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Ash reduction strategies in corn stover facilitated by anatomical and size fractionation

Lacey, Jeffrey A., Emerson, Rachel M., Thompson, David N., Westover, Tyler L.
Biomass and bioenergy 2016 v.90 pp. 173-180
ash content, biofuels, biomass, corn stover, feedstocks, fractionation, leaves, particle size, particle size distribution, sieves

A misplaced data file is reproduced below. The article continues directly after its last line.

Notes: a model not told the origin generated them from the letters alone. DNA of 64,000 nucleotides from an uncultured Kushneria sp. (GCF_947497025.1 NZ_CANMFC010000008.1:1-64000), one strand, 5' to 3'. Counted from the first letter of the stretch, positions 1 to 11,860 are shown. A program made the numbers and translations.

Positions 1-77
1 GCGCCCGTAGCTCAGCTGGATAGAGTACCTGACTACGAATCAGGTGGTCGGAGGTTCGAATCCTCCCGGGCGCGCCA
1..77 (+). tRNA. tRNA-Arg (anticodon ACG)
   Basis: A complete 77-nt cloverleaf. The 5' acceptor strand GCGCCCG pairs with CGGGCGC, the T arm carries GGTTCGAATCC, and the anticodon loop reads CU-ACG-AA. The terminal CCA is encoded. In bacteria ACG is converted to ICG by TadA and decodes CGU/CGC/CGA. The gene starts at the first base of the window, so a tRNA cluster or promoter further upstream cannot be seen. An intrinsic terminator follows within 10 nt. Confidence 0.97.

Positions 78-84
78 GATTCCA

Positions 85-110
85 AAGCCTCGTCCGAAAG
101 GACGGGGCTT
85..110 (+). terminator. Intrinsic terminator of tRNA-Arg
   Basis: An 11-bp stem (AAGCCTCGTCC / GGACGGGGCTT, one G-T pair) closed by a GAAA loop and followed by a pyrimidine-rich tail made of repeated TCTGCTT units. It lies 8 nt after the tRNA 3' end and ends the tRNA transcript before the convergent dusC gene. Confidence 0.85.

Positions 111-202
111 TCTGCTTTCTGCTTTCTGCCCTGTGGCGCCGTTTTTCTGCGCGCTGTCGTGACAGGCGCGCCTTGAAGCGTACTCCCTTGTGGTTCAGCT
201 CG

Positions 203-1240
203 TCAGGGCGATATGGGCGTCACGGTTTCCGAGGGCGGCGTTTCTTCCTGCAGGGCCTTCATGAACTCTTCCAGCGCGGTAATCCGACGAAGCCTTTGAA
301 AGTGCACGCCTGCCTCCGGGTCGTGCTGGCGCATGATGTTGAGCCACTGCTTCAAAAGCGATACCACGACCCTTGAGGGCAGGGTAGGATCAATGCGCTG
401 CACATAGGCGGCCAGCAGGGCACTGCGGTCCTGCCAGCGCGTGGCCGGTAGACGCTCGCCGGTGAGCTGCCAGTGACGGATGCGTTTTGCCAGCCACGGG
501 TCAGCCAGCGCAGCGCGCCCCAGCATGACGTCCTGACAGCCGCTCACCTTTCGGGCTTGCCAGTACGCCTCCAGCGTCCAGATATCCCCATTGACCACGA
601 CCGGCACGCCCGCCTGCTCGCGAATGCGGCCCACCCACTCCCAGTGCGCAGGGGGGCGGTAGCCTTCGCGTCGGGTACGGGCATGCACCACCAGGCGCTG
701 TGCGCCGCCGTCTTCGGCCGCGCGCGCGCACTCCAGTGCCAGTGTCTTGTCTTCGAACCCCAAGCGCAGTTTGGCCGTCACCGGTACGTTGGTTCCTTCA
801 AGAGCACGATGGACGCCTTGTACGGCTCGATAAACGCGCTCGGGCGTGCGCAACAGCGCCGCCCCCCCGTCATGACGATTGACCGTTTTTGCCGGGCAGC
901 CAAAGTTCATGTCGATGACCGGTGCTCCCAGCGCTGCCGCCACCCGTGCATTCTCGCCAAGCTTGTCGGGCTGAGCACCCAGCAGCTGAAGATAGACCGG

There is growing interest internationally to produce fuels from renewable biomass resources. Inorganic components of biomass feedstocks, referred to collectively as ash, damage equipment and decrease yields in thermal conversion processes, and decrease feedstock value for biochemical conversion processes. Decreasing the ash content of feedstocks improves conversion efficiency and lowers process costs. Because physiological ash is unevenly distributed in the plant, mechanical processes can be used to separate fractions of the plant based on ash content. This study focuses on the ash separation that can be achieved by separating corn stover by particle size and anatomical fraction. Baled corn stover was hand-separated into anatomical fractions, ground to <19.1 mm, and size separated using six sieves ranging from 9.5 to 0.150 mm. Size fractions were analyzed for total ash content and ash composition. Particle size distributions observed for the anatomical fractions varied considerably. Cob particles were primarily 2.0 mm or greater, while most of the sheath and husk particles were 2.0 mm and smaller. Particles of leaves greater than 0.6 mm contained the greatest amount of total ash, ranging from approximately 8 to 13% dry weight of the total original material, while the fractions with particles smaller than 0.6 mm contained less than 2% of the total ash of the original material. Based on the overall ash content and the elemental ash, specific anatomical and size fractions can be separated to optimize the feedstocks being delivered to biofuels conversion processes and minimize the need for more expensive ash reduction treatments.